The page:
A1: Switzerland Wins in Malaysia

November 25, 2008 by  
Filed under Features

It was a hot and humid race, but that didn’t stop Switzerland’s Neel Jani from running a good race and finishing first at the sprint race held at the Sepang International Circuit in Malaysia this weekend. The win marks the fifth different team to win a race so far this season. It seems that despite the hot weather, it all came down to cool, calculated decisions.

A1 Team Switzerland can be very proud of themselves as it was quite an interesting race. Things got a little complicated right at the start of the race. The various cars were traveling in formation towards the starting grid, steadily picking up pace. But then Marco Andretti (USA) and Felipe Guimarães (Brazil) both managed to end up climbing over the back of Narain Karhtikeyan’s (India) car, which resulted in debris being scattered across the pit straight. The unfortunate incident brought out the red flag and suddenly cars that had been speeding up comfortably had to slow down, with the result that the cars at the back of the field ended up being somewhat concertinaed as they tried to cope with the backlash of the accidents without being involved in further accidents. John Martin (Australia) only narrowly escaped an accident by shooting left onto the grass at the last moment. The incident led to a 30-minute delay in the race and by the time the remaining contenders were all lined up for a restart behind the Safety Car, Danny Watts (GB) found himself being forced to head to the pits with a car that simply couldn’t’ be changed out of first gear.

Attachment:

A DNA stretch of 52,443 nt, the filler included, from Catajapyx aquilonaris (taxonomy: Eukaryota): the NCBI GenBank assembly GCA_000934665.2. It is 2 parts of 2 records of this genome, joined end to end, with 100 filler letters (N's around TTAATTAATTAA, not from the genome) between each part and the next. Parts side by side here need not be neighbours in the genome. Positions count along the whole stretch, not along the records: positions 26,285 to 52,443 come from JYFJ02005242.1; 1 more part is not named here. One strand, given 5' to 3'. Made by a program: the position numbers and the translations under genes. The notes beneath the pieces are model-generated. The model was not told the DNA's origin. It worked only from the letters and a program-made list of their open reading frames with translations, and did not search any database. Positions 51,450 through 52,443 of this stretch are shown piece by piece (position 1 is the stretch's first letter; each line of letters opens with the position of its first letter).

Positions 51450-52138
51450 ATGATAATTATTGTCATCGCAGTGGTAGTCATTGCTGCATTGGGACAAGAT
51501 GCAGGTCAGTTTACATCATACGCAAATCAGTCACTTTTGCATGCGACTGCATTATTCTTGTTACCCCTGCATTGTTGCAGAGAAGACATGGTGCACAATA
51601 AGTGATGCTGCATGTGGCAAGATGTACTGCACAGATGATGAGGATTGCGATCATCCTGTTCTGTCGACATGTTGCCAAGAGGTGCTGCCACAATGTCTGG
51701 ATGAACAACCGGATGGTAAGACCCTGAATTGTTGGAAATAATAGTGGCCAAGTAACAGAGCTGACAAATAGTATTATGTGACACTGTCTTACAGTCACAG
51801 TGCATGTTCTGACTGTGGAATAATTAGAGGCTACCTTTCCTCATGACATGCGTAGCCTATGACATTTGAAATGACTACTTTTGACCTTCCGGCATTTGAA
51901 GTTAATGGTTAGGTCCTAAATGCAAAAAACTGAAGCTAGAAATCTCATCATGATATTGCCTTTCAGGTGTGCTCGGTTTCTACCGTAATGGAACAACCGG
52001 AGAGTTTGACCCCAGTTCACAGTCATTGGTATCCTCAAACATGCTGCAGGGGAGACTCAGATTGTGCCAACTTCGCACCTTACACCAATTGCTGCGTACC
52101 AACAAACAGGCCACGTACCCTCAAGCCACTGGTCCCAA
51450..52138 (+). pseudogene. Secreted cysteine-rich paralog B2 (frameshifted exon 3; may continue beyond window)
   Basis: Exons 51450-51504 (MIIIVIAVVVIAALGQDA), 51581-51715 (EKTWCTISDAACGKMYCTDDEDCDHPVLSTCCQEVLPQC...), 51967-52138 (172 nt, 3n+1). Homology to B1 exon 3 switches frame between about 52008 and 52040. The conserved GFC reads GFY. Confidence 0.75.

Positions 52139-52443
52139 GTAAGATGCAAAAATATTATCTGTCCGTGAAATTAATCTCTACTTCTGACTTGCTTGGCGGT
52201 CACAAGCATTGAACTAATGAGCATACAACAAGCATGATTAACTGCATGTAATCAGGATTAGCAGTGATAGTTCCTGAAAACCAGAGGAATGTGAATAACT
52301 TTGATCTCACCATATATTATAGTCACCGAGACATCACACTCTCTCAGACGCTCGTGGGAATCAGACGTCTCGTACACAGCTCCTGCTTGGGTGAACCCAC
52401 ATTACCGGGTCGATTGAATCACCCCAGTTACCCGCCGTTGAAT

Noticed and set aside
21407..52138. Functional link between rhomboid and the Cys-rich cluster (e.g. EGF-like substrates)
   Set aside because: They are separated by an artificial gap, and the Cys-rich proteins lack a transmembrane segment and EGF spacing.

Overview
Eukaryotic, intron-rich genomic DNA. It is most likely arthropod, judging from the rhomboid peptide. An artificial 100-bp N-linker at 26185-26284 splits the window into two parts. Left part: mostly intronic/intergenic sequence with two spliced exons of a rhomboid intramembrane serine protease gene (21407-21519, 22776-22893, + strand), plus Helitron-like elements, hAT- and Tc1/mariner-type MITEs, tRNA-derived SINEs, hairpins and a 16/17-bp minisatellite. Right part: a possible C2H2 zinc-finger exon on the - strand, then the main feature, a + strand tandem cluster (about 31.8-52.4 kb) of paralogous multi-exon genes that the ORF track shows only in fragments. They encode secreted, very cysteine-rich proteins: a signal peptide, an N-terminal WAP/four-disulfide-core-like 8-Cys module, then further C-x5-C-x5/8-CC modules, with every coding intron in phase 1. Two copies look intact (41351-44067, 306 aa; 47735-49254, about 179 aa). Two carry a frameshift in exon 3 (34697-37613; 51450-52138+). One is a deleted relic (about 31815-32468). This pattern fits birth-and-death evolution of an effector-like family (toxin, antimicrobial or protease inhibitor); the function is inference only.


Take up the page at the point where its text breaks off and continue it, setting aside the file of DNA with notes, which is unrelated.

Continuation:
Finally it seemed the race could continue. A1 Team Switzerland held the lead, but David Garza (Mexico) lost out on seventh place to Jeroen Bleekemolen (Netherlands). As South Africa tried to make a grab for eighth place from Mexico who’d now lost seventh, the two were both overtaken by Fairuz Fauzy (Malaysia) who swooped inside to take the much coveted position. Unfortunately it didn’t last long as South Africa accidentally touched wheels with Malaysia as it attempted to once again get into eighth position. The result was a puncture for Fauzy which sent Malaysia to the pits. The day ended with Neel Jani (Switzerland) in first place, Loïc Duval (France) in second and Earl Bamber (New Zealand) in third.

Malaysia Gets Kick Start in A1 GP Season Opening

October 7, 2008 by  
Filed under Features

A1 Team Malaysia got off to a flying start at this year’s A1 GP World Cup of Motorsport season, with driver Fairuz Fauzy putting in a swimmingly good performance and taking home the victory in the Sprint race on the Zandvoort Circuit in the Netherlands on October 6. Fauzy also finished second in the feature race, making his overall performance a really good one despite torrential rainfall during the course of the race.

Actually, it seemed as if Fauzy was good to claim a neat double until a slow pit stop in the eighth lap of the Feature race, which set him back a bit, making it impossible for him to recover completely. In the Sprint race Fairuz Fauzy started fourth on the grid and managed to move up one place after Irishman Adam Carroll spun out near the start of the race. He quickly lost his lucky climb to third place when Swede Neel Jani charged through and overtook him after a few laps. For a while it seemed that Fairuz Fauzy would continue to be excluded from the top three, but after some fierce driving he managed to reclaim third place on the fifth lap. Not much later he also managed to sweep past Jeroen Bleenkemolen (Netherlands) and move into second place. In the last four laps of the race, Fairuz Fauzy made his final move past Earl Bamber of New Zealand, taking the lead and keeping it until he eventually crossed the finish line in a wet and nail-biting finish. He was followed by Bamber in second place and Loic Duval of France in third place.